• Everyone likes to have a sing - joining a choir of 30+ members is just the next step.
1.1US A meeting for amateur singing.
Example sentences
  • It was toward the end of that job, about fifteen years after leaving the army, that Allie went to a sing at a nearby reservation.



sing a different tune

Change one’s opinion about or attitude toward someone or something.
Example sentences
  • As one who's been at the battlefront, angrily detailing Hollywood's outrages against women for these many years, it's a relief to be singing a different tune and hoping the music lasts.
  • But these days, the businessman mayor is singing a different tune.
  • And he is already singing a different tune on key environmental, defence and foreign affairs issues he once passionately advocated.

sing for one's supper

see supper.

sing the praises of

see praise.

sing someone to sleep

Cause someone to fall asleep by singing gently to them.
Example sentences
  • I'd fallen asleep next my son, as I often sing him to sleep.
  • While in the hospital she visited and spent time with people on the wards, if she heard anyone crying at might she would go to them and sing them to sleep… she had the most wonderful voice.
  • I sing him to sleep most nights, old habit since he was little and I see no reason to change it.



Pronunciation: /ˈsiNGəb(ə)l/
Example sentences
  • The tunes were perfectly suited for FM Radio, and riddled with major chord-laden hooks, and melodic, singable choruses.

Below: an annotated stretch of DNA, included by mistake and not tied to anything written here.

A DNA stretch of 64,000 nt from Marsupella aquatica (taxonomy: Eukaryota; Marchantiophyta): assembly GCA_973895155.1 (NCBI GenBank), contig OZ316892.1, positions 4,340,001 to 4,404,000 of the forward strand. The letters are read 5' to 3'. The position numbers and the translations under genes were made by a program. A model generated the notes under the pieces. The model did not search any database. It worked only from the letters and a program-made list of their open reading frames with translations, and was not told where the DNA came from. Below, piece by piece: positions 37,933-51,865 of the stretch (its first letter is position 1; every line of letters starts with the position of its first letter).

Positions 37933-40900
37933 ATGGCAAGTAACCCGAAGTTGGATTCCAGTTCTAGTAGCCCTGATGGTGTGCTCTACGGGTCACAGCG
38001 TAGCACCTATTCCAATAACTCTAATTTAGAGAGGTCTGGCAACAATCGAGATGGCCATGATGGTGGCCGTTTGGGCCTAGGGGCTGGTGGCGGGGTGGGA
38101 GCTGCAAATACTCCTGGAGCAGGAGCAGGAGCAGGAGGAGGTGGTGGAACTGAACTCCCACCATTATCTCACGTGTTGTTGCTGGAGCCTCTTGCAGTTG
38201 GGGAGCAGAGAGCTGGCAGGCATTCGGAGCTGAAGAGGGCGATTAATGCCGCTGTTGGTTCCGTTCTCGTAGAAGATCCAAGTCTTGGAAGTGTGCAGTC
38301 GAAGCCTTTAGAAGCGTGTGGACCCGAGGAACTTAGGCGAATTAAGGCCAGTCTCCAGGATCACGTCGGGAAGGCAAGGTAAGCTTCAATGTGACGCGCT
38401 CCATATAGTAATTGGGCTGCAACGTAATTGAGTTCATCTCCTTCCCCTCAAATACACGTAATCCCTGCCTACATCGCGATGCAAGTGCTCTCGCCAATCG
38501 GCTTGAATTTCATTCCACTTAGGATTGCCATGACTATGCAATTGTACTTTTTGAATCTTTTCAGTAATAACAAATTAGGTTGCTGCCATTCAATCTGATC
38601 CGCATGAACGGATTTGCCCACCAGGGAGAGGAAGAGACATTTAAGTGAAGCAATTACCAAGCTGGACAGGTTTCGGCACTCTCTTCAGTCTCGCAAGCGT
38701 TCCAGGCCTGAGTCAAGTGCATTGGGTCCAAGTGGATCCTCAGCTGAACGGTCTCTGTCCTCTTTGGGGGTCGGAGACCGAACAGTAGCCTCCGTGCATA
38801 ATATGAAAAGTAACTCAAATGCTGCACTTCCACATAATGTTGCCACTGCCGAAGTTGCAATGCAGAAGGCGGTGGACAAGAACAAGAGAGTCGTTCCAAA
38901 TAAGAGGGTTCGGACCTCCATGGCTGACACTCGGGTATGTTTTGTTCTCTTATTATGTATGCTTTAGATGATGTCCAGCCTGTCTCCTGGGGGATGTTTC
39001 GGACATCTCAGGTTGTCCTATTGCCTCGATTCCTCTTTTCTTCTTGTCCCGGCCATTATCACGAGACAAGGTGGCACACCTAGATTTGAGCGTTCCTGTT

• Vecchi composed some excellent church music, but his fame rests on his light madrigals and canzonettas, written in an eminently singable and attractive style.
  • It's a great mix of heavy melodies played with soft distortion resulting in big, anthemic songs that are singable without being too poppy.


Example sentences
  • Though undeniably talented, Martin exhibits a hesitant sense of what separates the singingly oral from the stodgily ordinary.
  • The skaldic poetry was presumably recited half singingly and without instrumental accompaniment.
  • They range from singingly chivalric to the unaffected generous, pleasurable additions to the lighter repertoire.


Old English singan (verb), of Germanic origin; related to Dutch zingen and German singen.

  • song from Old English:

    The Old English words sing and song are from the same ancient root. The phrase to sing for your supper, ‘to derive a benefit or favour by providing a service in return’, derives from the nursery rhyme Little Tommy Tucker: ‘Little Tommy Tucker / Sings for his supper; / What shall we give him? / White bread and butter.’ If something is on sale for a song it is being sold very cheaply. This expression may come from the old practice of selling written copies of ballads at fairs. You could also say for an old song, perhaps because you would be likely to pay much less for an old ballad sheet than for a recent one. The phrase was popularized in the 1970s when Going for a Song was used as the title of a television quiz show in which teams had to guess the date and value of antiques. If you make a song and dance about something you cause a fuss or commotion or, in American English, give a long explanation that is deliberately misleading or confusing. In 17th-century America a ‘song and dance’ referred to a form of entertainment later applied to a vaudeville act. The modern senses developed around the turn of the 20th century. See also all

Words that rhyme with sing

Beijing, bing, bring, Chungking, cling, ding, dingaling, fling, I Ching, king, Kunming, ling, Ming, Nanjing, Peking, ping, ring, Singh, sling, spring, sting, string, swing, Synge, thing, ting, wing, wring, Xining, zing

For editors and proofreaders

Syllabification: sing